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Glutamine deprivation facilitates tumour necrosis factor induced bacterial translocation in Caco-2 cells by depletion of enterocyte fuel substrate

Clark, EC, Patel, SD, Chadwick, PR, Warhurst, G, Curry, A and Carlson, GL 2003, 'Glutamine deprivation facilitates tumour necrosis factor induced bacterial translocation in Caco-2 cells by depletion of enterocyte fuel substrate' , Gut, 52 (2) , pp. 224-230.

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Abstract

BACKGROUND AND AIMS: Factors that induce luminal bacteria to cross the intestinal epithelium following injury remain poorly defined. The aim of this study was to investigate the interaction between glutamine metabolism, energy supply, and inflammatory mediators in determining the translocation of non-pathogenic bacteria across cultured enterocytes. METHODS: The effect of tumour necrosis factor alpha (TNF-alpha) on translocation of Escherichia coli C25 across Caco-2 epithelial monolayers was studied in the presence of products and inhibitors of glutamine metabolism. Simultaneous measurements of transepithelial electrical resistance (TEER) and flux of lucifer yellow were used to assess effects on the paracellular pathway. Lactate dehydrogenase release was used to monitor enterocyte integrity. Imaging of monolayers in these experimental conditions was undertaken with transmission electron microscopy. RESULTS: Exposure to basolateral TNF-alpha (20 ng/ml) for six hours induced translocation of E coli across Caco-2 but only if accompanied by simultaneous glutamine depletion (p<0.01). Translocation was inhibited by addition of glutamine for two hours (p<0.01) but not by an isonitrogenous mixture of non-glutamine containing amino acids. Inhibition of glutamine conversion to alpha-ketoglutarate, but not blockade of glutathione or polyamine synthesis, also induced translocation in the presence of TNF-alpha. Manipulations that induced bacterial translocation were associated with a marked reduction in enterocyte ATP levels. No effect of these treatments on paracellular permeability or lactate dehydrogenase release was observed. Conditions in which translocation occurred were associated with the presence of bacteria within enterocyte vacuoles but not the paracellular space. CONCLUSIONS: In inflammatory conditions, the availability of glutamine as an enterocyte fuel substrate is essential for the preservation of a functional barrier to microorganisms. In conditions of acute glutamine depletion, cytokine mediated bacterial translocation appears to be primarily a transcellular process.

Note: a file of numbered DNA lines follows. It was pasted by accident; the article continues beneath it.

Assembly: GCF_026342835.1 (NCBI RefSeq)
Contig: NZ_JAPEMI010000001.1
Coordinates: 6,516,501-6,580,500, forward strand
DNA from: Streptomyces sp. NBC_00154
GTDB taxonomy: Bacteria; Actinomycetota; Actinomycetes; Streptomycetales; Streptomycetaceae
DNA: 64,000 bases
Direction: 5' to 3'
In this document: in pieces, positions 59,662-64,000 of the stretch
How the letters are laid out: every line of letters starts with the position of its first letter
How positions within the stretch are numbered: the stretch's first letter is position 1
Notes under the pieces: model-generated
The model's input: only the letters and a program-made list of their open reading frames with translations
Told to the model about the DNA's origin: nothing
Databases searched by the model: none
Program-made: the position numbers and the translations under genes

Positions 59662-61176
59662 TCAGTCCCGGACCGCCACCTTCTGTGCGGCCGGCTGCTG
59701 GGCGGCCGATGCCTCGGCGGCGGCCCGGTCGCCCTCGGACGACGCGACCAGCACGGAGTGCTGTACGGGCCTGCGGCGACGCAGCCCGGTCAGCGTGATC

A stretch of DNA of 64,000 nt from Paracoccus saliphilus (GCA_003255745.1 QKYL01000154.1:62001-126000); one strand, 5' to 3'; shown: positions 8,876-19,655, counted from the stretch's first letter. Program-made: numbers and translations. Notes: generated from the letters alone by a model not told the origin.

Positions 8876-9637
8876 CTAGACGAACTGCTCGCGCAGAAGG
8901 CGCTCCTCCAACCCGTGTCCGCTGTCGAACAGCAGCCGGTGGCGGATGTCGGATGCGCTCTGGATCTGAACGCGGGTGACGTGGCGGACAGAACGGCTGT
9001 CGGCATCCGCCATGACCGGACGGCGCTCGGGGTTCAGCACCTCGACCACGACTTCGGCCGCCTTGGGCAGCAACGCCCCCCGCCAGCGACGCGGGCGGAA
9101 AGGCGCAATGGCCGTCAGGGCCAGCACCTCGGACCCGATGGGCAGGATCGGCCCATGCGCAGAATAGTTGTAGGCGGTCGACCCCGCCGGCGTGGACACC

Item Type: Article
Themes: Subjects / Themes > R Medicine > R Medicine (General)
Health and Wellbeing
Schools: Colleges and Schools > College of Science & Technology
Colleges and Schools > College of Science & Technology > School of Environment and Life Sciences
Colleges and Schools > College of Science & Technology > School of Environment and Life Sciences > Ecosystems and Environment Research Centre
Journal or Publication Title: Gut
Publisher: BMJ Publishing Group
Refereed: Yes
ISSN: 0017-5749
Depositing User: H Kenna
Date Deposited: 20 Aug 2007 14:42
Last Modified: 20 Aug 2013 16:46
URI: http://usir.salford.ac.uk/id/eprint/254

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